Guitarist Pat Metheny recently described music as a “carrot”, “I am still figuring out what the stick is,” he concluded to Ross Simonini in The Believer. That idea of constant investigation permeates Metheny’s nearly 50 year music career as well as his first s/t LP with his Pat Metheny Group.
Originally released by ECM in January 1978; Metheny’s group included pianist/keyboardist Lyle Mays, bassist Mark Egan and drummer Dan Gottleib. The LP was produced by ECM mastermind Manfred Eicher and helped cement the label’s reputation for forward-thinking; avant-garde musicianship that either titillated or completely turned off most rabid jazz and instrumental music fans.
1978 was a busy year for jazz with the release of new material from such fellow heavies as Art Ensemble of Chicago, George Benson, Lester Bowie, Chick Corea, Bill Evans, Herbie Hancock, Charles Mingus, Sun Ra and labelmates Keith Jarrett and Eberhard Weber. Even bands like Queen attempted to capitalize on the trend releasing their LP Jazz; that November.
Metheny’s group stood out though. This was jazz that you didn’t have to think about (even though most did; YouTube is littered with videos attempting to analyze the harmonics of what Metheny and Mays have done here) but obviously took great care to create, write and play. The album’s first song, “San Lorenzo”, false endings and all, let’s you know exactly what lies ahead. The music sounds like summer vacation when you didn’t have a care in the world and the days only ended because everyone else had to go home. “Phase Dance” has become one of Metheny’s most popular tunes and tended to open nearly every show the band performed for years afterwards.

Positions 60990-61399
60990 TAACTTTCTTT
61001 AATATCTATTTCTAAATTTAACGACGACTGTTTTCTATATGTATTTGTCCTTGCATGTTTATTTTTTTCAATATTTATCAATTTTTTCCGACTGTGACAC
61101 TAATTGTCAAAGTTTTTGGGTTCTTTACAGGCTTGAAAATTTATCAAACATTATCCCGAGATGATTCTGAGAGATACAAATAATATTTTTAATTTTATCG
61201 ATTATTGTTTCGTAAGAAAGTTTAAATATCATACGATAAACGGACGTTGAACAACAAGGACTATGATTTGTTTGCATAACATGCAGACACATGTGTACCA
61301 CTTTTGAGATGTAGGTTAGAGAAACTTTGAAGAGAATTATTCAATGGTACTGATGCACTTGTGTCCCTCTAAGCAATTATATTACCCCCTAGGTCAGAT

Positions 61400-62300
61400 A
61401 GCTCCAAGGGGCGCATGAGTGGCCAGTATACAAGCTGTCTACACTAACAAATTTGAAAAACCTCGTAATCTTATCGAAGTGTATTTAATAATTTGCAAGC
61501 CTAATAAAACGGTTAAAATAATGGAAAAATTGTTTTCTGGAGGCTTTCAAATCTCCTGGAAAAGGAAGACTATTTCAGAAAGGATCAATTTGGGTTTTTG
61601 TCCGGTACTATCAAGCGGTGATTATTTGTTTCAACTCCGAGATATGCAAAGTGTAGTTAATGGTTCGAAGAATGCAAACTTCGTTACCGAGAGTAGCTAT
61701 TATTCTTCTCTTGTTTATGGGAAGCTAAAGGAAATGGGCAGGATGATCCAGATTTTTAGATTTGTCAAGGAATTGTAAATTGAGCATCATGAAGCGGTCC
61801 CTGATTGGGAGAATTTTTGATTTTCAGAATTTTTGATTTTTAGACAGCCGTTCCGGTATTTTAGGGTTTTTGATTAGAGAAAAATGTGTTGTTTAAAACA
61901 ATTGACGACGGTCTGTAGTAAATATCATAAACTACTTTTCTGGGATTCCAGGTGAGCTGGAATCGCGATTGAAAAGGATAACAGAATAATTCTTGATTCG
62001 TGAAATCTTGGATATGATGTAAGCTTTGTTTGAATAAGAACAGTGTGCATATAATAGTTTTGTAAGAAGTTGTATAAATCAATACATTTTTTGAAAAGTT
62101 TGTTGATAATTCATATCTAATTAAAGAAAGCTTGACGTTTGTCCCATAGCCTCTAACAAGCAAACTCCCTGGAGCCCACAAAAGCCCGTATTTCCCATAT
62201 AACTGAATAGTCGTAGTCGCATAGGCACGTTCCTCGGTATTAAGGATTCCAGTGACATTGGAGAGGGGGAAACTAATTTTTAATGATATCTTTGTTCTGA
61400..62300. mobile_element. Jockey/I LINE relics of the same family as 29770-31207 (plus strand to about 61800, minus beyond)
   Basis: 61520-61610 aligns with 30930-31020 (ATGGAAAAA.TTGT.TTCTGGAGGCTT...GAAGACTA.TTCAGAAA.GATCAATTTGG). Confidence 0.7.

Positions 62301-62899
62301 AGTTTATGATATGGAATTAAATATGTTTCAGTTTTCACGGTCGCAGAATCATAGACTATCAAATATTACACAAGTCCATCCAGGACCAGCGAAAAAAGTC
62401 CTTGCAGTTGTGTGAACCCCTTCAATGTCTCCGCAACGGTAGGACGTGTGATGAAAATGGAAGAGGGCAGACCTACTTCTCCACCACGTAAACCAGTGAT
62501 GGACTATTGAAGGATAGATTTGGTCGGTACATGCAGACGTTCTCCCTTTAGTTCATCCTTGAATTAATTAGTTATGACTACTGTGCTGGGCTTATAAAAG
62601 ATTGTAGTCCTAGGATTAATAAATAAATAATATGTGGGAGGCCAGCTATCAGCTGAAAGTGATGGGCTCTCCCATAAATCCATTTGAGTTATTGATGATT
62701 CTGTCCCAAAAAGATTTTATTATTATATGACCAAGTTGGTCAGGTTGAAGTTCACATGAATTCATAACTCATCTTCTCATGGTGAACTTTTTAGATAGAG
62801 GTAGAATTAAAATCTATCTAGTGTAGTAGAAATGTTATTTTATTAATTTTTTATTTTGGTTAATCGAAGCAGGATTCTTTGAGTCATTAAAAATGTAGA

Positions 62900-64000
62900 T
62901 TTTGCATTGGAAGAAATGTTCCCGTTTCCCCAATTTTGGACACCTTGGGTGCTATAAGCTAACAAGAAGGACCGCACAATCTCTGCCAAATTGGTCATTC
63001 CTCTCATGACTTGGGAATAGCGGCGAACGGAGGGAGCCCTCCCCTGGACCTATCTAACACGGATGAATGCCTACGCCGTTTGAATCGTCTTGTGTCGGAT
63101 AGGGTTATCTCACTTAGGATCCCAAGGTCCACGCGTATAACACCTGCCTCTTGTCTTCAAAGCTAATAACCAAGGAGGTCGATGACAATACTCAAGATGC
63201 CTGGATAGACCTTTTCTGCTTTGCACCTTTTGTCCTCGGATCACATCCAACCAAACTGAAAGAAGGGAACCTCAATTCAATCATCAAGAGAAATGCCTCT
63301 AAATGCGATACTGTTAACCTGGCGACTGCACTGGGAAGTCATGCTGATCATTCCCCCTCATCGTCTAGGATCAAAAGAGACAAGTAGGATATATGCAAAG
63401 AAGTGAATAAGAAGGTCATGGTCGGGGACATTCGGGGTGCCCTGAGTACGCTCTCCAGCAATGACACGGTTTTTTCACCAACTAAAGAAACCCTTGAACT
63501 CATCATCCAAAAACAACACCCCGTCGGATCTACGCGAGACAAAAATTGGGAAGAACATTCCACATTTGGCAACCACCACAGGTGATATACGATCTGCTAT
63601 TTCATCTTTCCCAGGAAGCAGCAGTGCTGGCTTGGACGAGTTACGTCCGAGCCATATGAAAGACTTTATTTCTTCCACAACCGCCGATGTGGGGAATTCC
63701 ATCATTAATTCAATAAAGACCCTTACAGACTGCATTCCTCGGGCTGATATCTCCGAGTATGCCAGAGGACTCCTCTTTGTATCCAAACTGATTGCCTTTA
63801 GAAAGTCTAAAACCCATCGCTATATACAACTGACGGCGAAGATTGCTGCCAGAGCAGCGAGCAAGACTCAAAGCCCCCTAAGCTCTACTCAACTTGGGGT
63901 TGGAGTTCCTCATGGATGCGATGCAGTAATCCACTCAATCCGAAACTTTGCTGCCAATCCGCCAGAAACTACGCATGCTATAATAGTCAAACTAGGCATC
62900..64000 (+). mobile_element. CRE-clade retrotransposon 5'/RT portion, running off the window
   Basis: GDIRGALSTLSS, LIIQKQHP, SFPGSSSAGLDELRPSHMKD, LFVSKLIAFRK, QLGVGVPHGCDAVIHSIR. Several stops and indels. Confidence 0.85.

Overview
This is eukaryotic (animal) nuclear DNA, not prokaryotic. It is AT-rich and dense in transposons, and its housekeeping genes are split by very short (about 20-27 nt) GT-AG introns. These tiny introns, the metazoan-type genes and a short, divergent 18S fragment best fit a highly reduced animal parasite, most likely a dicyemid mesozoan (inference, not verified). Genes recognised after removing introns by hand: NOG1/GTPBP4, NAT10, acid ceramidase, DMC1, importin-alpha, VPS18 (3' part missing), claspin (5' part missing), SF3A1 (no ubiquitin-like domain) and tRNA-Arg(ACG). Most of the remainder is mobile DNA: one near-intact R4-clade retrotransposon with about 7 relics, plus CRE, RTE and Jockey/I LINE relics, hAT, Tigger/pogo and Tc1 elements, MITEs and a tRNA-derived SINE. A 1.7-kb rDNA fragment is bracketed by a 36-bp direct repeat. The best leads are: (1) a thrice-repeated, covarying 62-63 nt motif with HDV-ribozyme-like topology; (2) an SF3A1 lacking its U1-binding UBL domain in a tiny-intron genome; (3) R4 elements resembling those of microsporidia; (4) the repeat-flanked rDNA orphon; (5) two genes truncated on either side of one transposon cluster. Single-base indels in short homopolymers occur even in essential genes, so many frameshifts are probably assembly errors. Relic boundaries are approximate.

Mays is the clear MVP on this session; not only a co-writer of most of the material on the LP his piano and keyboard fill nearly every song with a wide variety of angles and emotions. On “San Lorenzo” he not only introduces the song but even mimics the missing horn parts. On “Jaco”, named in honor of the late bassist Jaco Pastorious; he follows Metheny unerringly on their bluesy shuffle. Egan and Gottleib are just as reliable; everything seems to click into place and the pace never drags; if these guys fucked anything up during the recording; you’d be hard pressed to figure out where.
This is jazz (or jam band music? or fusion? or elevator music?) for the kids who raided their parents LP collection because the covers looked cool. And you can’t say much about the cover for this one (or most of the ECM catalog) without agonizing over the incredible attention to detail and process. The LP cover for this one is literally the four musicians’ names in either two (or four?) different colors on a plain white background. The cover reveals nothing about the group or the music contained within and you’ve just gotta think someone did that on purpose. | p barbatano